Palabras-Clave: Ityphilus; Taxonomía; Especie nue- va; Chilopoda; Geophilomorpha; Ballophilidae.
para estas últimas especies también son brindadas. Se ha utilizado 2-Phenoxyethanol (CAS No. 122-99-6) no di- luido, como un efectivo diafanizante (y a la vez medio de montaje) para la realización de preparaciones micros- cópicas trasitorias de todas las partes del cuerpo de los especimenes examinados. El hallazgo de la nueva especie aquí descripta representa el primer registro de la familia Ballophilidae para Guayana Francesa.
& Minelli, 2000 (de Brasil). Notas complementarias
1921 (de Guyana, Brasil, Trinidad); I. perrieri (Bröle- mann, 1909) (de Brasil); e I. saucius Pereira, Foddai
& Barbieri, 1995 (de Brasil); I. guianensis Chamberlin,
Se compara en detalle con los demás miembros neotropi- cales del género que comparten estos tres caracteres com- binados y que tienen un rango aproximadamente similar de segmentos pedales, i.e., I. crabilli Pereira, Minelli & Barbieri, 1994 (de Brasil); I. demoraisi Pereira, Minelli
Foddai, D.; Minelli, A. & Pereira, L.A. 2002. Chilopoda Geophilomorpha. In: Adis J. (Ed.), Amazonian Arachnida & tipo hembra. La nueva especie se caracteriza por tener el borde interno de la tarsungula forcipular parcialmente serrado; campos de poros ventrales presentes a lo largo de todo el cuerpo; y todos los campos de poros no divididos.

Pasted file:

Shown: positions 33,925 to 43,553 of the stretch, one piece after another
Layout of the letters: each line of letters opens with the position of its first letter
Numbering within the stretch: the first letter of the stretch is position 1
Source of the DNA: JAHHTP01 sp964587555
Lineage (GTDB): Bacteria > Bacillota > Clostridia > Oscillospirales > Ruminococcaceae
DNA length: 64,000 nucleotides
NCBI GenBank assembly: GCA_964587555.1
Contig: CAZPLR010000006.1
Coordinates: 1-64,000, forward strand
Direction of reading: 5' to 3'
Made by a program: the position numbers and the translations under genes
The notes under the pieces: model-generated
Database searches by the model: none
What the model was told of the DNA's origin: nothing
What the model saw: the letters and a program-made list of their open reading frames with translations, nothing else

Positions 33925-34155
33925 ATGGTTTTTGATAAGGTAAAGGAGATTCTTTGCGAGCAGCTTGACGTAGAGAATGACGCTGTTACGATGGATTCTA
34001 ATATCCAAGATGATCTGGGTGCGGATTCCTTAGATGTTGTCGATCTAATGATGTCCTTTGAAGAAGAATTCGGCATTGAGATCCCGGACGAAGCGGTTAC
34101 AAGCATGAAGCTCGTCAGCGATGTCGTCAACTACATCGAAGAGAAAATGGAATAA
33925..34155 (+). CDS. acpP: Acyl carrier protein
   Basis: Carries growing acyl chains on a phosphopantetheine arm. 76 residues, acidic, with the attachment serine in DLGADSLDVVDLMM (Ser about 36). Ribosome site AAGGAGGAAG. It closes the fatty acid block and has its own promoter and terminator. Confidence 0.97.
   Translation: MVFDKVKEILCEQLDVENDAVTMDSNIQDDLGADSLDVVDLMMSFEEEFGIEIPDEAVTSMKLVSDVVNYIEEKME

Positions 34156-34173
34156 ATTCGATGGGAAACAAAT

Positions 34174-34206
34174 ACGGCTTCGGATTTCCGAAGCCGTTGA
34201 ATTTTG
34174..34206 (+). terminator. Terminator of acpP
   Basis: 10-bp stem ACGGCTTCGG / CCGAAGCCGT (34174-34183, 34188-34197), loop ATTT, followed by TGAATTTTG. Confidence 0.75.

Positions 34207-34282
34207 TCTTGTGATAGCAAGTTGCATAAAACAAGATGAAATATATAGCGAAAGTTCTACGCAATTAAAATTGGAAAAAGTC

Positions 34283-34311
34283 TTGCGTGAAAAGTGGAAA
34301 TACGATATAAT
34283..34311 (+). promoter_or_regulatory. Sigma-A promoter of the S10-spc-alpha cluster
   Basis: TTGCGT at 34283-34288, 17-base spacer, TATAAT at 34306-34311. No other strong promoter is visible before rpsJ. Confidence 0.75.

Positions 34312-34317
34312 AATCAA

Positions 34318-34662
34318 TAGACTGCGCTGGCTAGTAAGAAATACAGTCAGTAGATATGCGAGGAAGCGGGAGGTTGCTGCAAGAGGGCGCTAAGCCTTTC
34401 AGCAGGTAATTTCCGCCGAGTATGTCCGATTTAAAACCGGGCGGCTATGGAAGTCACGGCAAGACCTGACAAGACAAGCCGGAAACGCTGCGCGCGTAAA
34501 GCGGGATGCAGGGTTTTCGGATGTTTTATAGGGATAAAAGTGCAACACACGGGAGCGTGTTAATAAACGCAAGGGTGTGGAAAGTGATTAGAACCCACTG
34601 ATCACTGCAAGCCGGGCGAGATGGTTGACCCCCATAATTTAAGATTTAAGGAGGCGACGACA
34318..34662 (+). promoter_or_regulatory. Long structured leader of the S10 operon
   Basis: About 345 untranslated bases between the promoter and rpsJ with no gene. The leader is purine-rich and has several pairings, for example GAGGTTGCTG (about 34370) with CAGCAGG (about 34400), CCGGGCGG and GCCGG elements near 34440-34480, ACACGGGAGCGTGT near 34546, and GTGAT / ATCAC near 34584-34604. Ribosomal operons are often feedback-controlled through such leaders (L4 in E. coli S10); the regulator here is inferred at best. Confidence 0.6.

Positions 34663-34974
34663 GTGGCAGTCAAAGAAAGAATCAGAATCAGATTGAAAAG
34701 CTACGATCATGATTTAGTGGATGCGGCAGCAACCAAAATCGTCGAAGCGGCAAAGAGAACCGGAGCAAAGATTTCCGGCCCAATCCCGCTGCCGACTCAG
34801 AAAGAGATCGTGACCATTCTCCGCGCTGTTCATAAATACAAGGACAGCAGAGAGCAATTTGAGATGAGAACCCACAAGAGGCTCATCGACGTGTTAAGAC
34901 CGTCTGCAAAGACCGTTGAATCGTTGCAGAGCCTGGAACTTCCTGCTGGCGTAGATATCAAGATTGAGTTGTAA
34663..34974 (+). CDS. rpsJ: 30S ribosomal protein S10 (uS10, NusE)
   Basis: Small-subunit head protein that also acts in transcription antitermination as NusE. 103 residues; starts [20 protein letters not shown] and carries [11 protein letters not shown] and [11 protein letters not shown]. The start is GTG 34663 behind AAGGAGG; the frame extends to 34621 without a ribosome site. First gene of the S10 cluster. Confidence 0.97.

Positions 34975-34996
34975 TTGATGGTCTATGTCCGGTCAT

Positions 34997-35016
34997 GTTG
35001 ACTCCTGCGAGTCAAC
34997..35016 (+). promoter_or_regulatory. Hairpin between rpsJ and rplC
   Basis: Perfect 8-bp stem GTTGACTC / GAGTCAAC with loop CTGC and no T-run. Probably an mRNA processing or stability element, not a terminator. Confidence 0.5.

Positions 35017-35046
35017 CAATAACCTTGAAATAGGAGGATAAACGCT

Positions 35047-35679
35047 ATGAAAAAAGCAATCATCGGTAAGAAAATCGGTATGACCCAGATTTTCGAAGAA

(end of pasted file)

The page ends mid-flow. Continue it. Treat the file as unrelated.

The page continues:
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Bücherl, W. 1941‑1942b. Catálogo dos Quilópodos da zona neotrópica. Memórias do Instituto Butantan, São Paulo, 15:251‑372. Chamberlin, R.V. 1914. The Stanford Expedition to Brazil, 1911, John C. Branner, Director. The Chilopoda of Brazil. Bulletin of the Museum of Comparative Zoology, 58(3):151‑221.
Bücherl, W. 1941‑1942a. Estudos morfo‑anatômicos sobre Geofilomorfos neotrópicos baseados nos gêneros Schendylurus SILV., 1907, Adenoschendyla BRÖL. & RIBAUT, 1911, Orphnaus (Meinert, 1870), Notiphilides LATZEL, 1880, Mecistauchenus BRÖL., 1907, e Aphilodon SILVESTRI, 1909. Memórias do Instituto Butantan, São Paulo, 15:159‑250.